First we need to promote what these Indigenous languages really are. We need to unveil them so that they go from “exotic” and “mysterious” to simply a “foreign language.” The best way to do it is to let history speak. Many people do not know, or forgot, that one of the greatest mythologies about creation is called the Popol Vuh, that it comes from the Mayan Post-classic K’iché kingdom in Guatemala, and that just like the Chilam Balam, it was written in K’iché (Mayan).
But K’iché was not just a language of mythology writers and historians, it was the language of scientists. The Mayan civilization knew and used the zero before many other civilizations. They were great mathematicians and astronomers, and they did it all in K’iché (Mayan). If science is not your cup of tea, we can then talk about the Lord of Texcoco: Nezahualcóyotl, one of the greatest poets in history, whose famous “Flower Songs” were composed in Náhuatl. He turned his Acolhua nation into what historian Lorenzo Boturini Bernaducci called “The Athens of the Western World” where the “tlamatini,” poets, musicians, sculptors, philosophers, and others gathered to create and learn. And of course, we have to mention Malintzin or Doña Marina, the first Spanish interpreter in the Americas, who was instrumental in Hernán Cortés’ conquest of Mexico, and Felipillo, Pizarro’s Quechua interpreter (I have written about both, Malintzin and Felipillo on separate posts that you can access in this blog) We cannot forget that a Native-Mexican, who spoke Zapotec as his first language at home, grew up to lead and defend his country and became universally known as Benito Juárez. Finally, if we want to bring this to a more contemporary setting, we need to remember that a big part of the reason why the United States and its allies won World War II in the Pacific was because of the Navajo code talkers; a group of military interpreters and translators who interpreted and translated military communications from English into Navajo and vice versa in order to avoid Japanese detection. All of these examples show Indigenous people doing extraordinary things using Indigenous Languages. You see, these are not second-class languages, they are first class languages that have been abandoned to a certain degree, and for that reason, they have not received the acknowledgement they deserve in the pantheon of languages.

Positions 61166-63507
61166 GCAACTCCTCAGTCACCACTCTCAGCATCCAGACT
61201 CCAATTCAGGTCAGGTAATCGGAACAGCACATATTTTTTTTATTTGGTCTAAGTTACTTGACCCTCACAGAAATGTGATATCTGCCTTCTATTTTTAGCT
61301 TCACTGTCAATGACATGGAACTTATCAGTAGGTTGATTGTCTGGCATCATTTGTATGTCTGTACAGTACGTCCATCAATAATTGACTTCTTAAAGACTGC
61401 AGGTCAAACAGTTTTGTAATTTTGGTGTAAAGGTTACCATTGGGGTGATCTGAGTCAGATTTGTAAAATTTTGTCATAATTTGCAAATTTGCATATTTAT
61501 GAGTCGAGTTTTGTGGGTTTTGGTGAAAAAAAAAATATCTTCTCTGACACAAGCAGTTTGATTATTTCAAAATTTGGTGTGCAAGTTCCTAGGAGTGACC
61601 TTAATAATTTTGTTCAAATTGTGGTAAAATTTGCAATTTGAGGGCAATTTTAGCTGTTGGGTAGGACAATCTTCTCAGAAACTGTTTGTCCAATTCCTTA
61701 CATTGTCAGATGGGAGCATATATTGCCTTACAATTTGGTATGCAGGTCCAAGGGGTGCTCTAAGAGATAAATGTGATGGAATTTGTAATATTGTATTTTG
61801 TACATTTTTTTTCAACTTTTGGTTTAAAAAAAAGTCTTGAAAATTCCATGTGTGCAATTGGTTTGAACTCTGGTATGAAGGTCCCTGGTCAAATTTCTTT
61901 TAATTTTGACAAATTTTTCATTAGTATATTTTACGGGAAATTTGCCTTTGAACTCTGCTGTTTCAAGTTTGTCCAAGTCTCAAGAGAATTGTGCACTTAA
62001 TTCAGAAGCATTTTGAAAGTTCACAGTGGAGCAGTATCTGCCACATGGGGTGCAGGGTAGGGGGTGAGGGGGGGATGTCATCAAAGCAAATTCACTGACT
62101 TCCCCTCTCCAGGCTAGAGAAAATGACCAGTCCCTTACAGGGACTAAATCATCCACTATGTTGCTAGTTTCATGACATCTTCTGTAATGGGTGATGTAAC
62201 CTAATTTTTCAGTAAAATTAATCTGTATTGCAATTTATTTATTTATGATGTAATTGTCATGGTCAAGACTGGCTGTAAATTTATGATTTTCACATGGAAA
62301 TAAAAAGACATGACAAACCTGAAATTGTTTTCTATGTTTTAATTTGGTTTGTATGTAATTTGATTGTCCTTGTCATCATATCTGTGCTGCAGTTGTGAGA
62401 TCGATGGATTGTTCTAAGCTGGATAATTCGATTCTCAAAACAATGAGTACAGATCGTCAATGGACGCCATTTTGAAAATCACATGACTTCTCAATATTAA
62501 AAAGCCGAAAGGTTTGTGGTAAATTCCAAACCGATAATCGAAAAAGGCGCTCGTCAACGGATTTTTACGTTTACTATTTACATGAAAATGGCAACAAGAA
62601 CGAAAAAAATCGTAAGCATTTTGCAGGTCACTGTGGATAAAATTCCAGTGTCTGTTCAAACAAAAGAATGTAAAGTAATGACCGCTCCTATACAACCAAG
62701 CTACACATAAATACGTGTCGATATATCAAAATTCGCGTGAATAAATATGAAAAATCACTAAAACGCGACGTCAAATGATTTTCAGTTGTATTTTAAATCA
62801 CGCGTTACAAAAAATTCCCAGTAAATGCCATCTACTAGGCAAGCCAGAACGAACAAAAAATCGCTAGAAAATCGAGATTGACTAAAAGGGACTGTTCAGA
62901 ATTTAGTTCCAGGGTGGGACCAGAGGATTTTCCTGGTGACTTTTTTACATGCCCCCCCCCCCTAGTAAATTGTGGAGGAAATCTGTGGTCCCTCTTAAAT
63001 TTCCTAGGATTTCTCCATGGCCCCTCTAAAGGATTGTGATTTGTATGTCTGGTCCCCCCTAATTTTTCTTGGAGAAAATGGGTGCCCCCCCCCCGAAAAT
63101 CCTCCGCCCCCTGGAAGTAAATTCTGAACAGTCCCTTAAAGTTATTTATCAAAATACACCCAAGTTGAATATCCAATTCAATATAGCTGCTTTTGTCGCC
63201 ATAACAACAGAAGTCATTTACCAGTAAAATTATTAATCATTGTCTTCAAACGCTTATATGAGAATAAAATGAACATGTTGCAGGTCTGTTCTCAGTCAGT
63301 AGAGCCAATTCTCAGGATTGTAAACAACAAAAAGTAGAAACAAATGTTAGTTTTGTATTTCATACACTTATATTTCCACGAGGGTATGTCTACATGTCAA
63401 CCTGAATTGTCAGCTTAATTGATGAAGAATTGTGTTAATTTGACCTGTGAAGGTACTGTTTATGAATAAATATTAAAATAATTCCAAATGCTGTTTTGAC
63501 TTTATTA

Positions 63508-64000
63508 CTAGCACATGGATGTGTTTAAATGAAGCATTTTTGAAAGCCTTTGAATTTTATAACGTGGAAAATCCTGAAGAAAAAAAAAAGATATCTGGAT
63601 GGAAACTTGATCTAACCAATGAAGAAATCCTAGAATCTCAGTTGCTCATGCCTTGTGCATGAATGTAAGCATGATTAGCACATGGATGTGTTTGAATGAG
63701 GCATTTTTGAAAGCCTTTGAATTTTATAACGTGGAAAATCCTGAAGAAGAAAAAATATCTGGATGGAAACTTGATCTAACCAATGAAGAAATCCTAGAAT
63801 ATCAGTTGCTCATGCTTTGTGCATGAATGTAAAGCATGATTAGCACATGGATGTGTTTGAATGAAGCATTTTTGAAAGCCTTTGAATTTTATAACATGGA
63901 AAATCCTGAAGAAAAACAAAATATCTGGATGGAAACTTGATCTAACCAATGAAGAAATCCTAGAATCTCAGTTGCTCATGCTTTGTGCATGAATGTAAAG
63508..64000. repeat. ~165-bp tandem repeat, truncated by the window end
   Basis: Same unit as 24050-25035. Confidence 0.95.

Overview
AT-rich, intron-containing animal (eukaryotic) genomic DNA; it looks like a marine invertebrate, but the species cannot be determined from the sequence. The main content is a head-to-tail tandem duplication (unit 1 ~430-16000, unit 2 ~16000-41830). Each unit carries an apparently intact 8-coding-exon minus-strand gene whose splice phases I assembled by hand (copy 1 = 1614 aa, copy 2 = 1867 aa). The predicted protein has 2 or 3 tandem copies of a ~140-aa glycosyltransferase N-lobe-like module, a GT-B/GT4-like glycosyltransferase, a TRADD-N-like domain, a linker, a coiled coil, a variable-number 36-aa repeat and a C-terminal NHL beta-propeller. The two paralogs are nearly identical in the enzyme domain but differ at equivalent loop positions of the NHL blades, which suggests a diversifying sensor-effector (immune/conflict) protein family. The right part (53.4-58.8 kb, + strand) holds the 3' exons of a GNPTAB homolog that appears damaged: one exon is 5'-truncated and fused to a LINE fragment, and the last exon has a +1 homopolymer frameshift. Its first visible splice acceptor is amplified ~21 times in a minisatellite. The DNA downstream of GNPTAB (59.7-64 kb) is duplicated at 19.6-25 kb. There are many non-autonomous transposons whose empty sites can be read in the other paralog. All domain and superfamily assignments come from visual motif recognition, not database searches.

If interpretation agencies, event-organizers, government officials, and the rest of the interpreter and translator community understand what these languages really are, and if they see that the main reason why those who presently speak these languages are not using them for world trade, advertisement, modern science, or any other mainstream use of language, is because they have been denied access to opportunity by the mere fact of what they speak, then they would value and treat them both: the interpreter and the Indigenous Language as their equal. It will be then that all of our colleagues will be welcomed to the great community of interpreters and translators. From that point on, we will all realize that our job is the same and we will all make sure that these colleagues are treated the same way all other spoken language and sign language interpreters are treated. I invite you to share with us other stories of this linguistic/cultural coexistence back in your home countries, or if you prefer, to tell us about another historic character who emphasizes the importance of Indigenous Languages.
a very interesting post! Languages are languages. It does not matter how many people can speak it. They have the same value.
All this is the product of stereotyping because in the traditional way of thinking, we’re practically forced to blindly accept that Spanish is only spoken in Spain and South America (of course, forgetting that Brazil speaks Portuguese, although quickly acquiring Spanish as well); that English is only spoken in England and North America (forgetting that Mexico is part of North America), and so on.